Food Crime Unit launches confidential hotline

By James Ridler contact

- Last updated on GMT

Industry insiders are encouraged to use the new Food Crime Confidential to report offences
Industry insiders are encouraged to use the new Food Crime Confidential to report offences

Related tags: Food crime, Food standards agency

A confidential food crime hotline has been launched by the National Food Crime Unit (NFCU), which it hoped would encourage industry insiders to report offences.

The new service – Food Crime Confidential – would allow anyone with suspicions about food crime to report them safely and confidentially over the phone or through email.

The NFCU urged people to contact the organisation if they suspected dishonesty in any part of the food chain, including suspicious activities concerning drink and animal feed.

The organisation listed three key offences that it was targeting with the hotline: adulterated or substituted food, illegal labelling and transport and food with fake claims.

Consumers and members of the industry were encouraged to report any food or drink that had potentially been adulterated or substituted.

Illegal or substandard 

The NFCU hoped Food Crime Confidential would also be used to report methods used in workplaces for producing, processing, storing, labelling or transporting food that appear illegal or substandard.

Food crime hit list

The National Food Crime Unit would like to hear from anyone if they have suspicions about:

  • Food or drink that has potentially been adulterated or substituted
  • Methods used in workplaces for producing, processing, storing, labelling or transporting food that appeared illegal or substandard
  • Companies or businesses that are selling items of food or drink that purport to be of a certain quality, suggest health benefits or claim to be from a specific place or region, but do not appear genuine or are suspected to be fake.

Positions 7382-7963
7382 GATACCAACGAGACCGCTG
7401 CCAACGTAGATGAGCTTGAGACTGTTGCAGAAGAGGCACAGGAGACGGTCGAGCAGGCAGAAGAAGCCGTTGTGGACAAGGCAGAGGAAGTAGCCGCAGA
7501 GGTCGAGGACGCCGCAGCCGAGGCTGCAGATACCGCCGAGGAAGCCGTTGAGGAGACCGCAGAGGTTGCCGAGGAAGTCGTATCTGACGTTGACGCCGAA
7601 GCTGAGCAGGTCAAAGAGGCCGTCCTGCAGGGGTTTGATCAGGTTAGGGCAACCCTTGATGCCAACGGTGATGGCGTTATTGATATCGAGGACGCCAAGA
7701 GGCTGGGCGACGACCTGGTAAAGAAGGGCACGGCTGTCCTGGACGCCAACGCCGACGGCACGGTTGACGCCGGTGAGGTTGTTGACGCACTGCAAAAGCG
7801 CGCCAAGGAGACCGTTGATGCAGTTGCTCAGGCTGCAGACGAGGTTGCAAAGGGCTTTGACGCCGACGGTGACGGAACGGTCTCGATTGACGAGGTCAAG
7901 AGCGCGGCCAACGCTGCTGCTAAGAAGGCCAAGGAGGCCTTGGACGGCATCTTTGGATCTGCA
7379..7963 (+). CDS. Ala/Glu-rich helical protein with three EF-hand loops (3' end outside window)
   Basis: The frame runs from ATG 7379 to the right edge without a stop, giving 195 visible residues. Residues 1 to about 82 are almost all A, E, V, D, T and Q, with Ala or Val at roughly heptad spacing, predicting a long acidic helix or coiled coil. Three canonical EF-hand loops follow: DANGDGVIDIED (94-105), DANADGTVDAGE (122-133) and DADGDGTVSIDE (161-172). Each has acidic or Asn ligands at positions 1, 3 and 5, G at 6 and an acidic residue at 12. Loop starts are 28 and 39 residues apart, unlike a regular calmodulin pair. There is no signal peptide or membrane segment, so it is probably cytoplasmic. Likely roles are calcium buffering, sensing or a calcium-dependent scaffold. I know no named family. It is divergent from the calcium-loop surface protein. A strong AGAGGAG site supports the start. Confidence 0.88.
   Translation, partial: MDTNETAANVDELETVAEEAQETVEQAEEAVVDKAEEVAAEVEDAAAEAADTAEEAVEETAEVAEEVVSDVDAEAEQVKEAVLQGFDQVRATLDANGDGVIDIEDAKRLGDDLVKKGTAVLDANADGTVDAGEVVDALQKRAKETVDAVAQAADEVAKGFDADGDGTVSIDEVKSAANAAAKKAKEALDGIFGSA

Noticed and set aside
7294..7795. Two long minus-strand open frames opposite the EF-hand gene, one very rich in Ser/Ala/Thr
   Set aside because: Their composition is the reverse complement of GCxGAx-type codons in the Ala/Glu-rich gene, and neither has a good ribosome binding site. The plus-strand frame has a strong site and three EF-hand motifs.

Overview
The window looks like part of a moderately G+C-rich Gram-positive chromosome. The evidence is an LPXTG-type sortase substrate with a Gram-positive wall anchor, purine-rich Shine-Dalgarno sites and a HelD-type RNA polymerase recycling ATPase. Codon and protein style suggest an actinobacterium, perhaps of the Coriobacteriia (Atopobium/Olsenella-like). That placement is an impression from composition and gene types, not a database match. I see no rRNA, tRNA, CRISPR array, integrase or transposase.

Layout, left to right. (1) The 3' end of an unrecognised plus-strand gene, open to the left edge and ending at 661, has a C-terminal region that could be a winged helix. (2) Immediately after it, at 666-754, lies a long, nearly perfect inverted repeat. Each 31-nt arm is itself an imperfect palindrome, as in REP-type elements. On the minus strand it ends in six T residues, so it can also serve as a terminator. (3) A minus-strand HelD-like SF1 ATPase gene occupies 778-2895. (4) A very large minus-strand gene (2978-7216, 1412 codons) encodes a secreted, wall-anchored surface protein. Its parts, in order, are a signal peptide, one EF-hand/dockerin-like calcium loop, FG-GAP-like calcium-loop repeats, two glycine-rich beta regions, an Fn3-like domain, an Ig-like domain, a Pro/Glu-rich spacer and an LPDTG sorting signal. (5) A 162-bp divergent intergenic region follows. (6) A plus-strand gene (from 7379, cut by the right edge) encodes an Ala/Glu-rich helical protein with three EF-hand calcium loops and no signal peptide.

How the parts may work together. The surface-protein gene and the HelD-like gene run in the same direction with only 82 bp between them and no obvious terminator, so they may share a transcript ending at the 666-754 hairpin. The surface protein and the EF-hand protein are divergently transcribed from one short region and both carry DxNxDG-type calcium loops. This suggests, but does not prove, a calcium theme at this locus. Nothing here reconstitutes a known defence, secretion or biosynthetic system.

Finally, the organisation urged people to report firms that were selling products that purported to be of a certain quality, suggested health benefits or claimed to be from a specific place or region, but did not appear genuine or were suspected to be fake. 

Head of food crime at the Food Standards Agency Andy Morling said the NFCU wanted to hear from industry insiders.

“We recognise that picking up the phone to pass on suspicions about an employer or an associate can be a big deal,”​ said Morling.   

“That’s why we’ll ensure the information provided will be handled sensitively and professionally.”

Report it in confidence

Morling said the launch of Food Crime Confidential would ensure those with information about food crime could report it in confidence.

“The facility is open to anyone who has information about food which is being dishonestly produced, manufactured or sold,” ​added Morling.

Anyone who suspects, or has any information on, a food related crime can call  0207 276 8787, or email sbbqpevzr@sbbqfgnaqneqf.tfv.tbv.uk" target="_self">sbbqpevzr@sbbqfgnaqneqf.tfv.tbv.uk​.

Meanwhile, the NFCU achieved three key goals over the past year, Morling claimed in this exclusive video interview below, filmed at Food Manufacture’s safety conference.

These achievements were: forging strong partnerships with local authorities, engaging with global law enforcement agencies and building a greater understanding of nature of the threat posed by food crime.

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